8. I will respond to the points that I have bolded & underlined above. According to the Alberta Medical Associations' report, the average Ophthalmology's overhead is around 45%. From speaking to Staff Ophthalmologists, the "60-70%" overhead that is often thrown around is for those running private ORs for LASIK or Blephs, not the average Medical or Surgical Ophthalmologist. The tight job market and difficulty securing OR time is a complex problem that plagues all surgical specialties, not unique to Ophthalmology. Arguably, Ophthalmology is one of the fortunate specialties where the practitioner can choose to lean towards the Medical side if OR time is unavailable. Even without OR time, Medical Ophthalmologists make a very decent living with their intravitreal injections. Can't say the same for Neurosurgeons or Orthopedic surgeons who do not share the same alternative without inevitably crossing into Neurology or Physiatry/Rheumatology's turf. Your last point on Canadian Govt spending hundreds of thousands training specialists only to lose them to the US is a frequently brought up argument. However, it vastly underestimates the cost savings from a senior resident. Many senior residents are quite capable of functioning almost independently by PGY-4, so the Govt is actually benefiting from 2 years of decreased labour cost (70k vs 400k), and potentially more if they choose pursue a fellowship. Back to my original point, Dr. Rocha claimed that fee cuts will hurt recruitment and retention of Ophthalmologists. He is right in that any fee cuts in general will hurt any recruitment or retention efforts. However, I stand by my point that the 10-25% cut will not be a significant factor in driving Ophthalmologists to emigrate South, since Canadian Ophthalmologists vastly outearn their American counterparts. On the other hand, Neurosurgeons & Orthopedic surgeons in Canada are under-compensated compared to their American counterparts, so this will be another impetus for them to emigrate South. I have to admit that a bigger problem in our system seems to be that older physicians are delaying retirement and hanging onto the better paid procedures, which may require OR time, while leaving the lower paid procedures to the newer graduates.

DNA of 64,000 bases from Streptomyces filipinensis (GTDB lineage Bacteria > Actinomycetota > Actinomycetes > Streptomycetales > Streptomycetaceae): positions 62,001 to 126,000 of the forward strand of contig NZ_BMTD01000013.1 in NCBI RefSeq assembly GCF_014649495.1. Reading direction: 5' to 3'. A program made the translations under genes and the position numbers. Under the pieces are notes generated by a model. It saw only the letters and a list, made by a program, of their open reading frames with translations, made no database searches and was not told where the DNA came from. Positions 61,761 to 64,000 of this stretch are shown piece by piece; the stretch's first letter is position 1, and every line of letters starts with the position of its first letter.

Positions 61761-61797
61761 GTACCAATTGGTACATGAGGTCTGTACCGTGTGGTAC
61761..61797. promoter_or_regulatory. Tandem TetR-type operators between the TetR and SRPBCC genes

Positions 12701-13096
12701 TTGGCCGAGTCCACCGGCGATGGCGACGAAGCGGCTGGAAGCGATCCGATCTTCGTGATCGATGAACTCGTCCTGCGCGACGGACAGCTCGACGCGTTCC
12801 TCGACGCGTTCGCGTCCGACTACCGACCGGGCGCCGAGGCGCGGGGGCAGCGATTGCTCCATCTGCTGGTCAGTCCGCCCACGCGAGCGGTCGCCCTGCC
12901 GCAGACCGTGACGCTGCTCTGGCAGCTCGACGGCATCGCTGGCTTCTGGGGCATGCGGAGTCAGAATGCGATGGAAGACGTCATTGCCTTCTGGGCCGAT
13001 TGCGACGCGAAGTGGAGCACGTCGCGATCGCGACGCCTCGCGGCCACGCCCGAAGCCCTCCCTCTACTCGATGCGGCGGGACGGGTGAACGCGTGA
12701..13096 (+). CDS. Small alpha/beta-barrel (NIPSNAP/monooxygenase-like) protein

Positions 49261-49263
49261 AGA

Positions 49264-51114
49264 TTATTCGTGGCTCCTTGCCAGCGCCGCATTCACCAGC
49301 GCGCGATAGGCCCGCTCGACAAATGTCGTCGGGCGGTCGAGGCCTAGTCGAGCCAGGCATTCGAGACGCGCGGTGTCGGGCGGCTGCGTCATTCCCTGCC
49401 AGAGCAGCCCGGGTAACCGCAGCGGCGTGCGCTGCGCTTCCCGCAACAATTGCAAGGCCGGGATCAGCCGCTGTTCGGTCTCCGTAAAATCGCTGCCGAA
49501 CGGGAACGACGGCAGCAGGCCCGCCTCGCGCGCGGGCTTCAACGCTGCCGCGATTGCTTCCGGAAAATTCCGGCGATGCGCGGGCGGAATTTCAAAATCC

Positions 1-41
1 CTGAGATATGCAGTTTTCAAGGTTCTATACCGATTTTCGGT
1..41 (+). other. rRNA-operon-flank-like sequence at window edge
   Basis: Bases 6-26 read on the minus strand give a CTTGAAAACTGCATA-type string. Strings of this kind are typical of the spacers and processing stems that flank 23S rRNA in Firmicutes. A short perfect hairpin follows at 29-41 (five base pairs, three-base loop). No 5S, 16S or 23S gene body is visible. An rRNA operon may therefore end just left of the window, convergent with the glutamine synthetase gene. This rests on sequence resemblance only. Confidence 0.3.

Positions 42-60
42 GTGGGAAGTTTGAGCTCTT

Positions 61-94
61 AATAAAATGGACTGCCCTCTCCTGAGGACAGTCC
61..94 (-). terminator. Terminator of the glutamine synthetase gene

9. Where are these FHOs located? I have a couple of classmates who are in FHO but no where close to those numbers despite working more.
  10. Yes. My response was more directed towards Dr. Rocha in the CMAJ article, who claimed that fee cuts will hurt recruitment and retention of "physicians". He is right in that fee cuts in that 10-25% range will hurt recruitment or retention of overall "physicians", but Canadian Ophthalmologists still vastly outperform their US counterparts that despite those cuts, none are lining up to move to the US.
  11. I can assure you that none of my Ophthalmology colleagues are lining up to move to the US . The ones that are considering the move, are willing to take the financial hit.
  12. Americans have been quite successful at realigning physician compensation, but Canadians have not. I think it is very interesting to analyze the differences in remuneration of various specialties in US compared to Canada, but also physician migration pattern. There's a reason why Canadian Ophthalmologists, Radiologists & Cardiologists are not moving to the US in big numbers, whereas Canadian Neurosurgeons & Orthopedic surgeons are. Argubly, the prospects of finding a job in bigger Canadian cities are similarly bleak in these specialties.
  13. I disagree. I think at some point the applicant needs to understand that they are not competitive or suitable for that specialty and move on with life. There are so many niches within family medicine (e.g. ER, Palliative, Anesthesia, Women's Health, OB, Chronic Pain, Surgical Assistant, Endoscopy etc) that one should be able to find something that they enjoy. And if one still cannot find something that they enjoy, then maybe they should consider careers beyond clinical medicine (e.g. administrative, start-ups, consulting etc).
  14. Great analysis. I think however, many "investors" would consider that 10 years is the short term, 15 years is the moderate term and ≥25 years is the long term. Would love to see this analysis using a 10-15 year horizon instead.
  • Create New...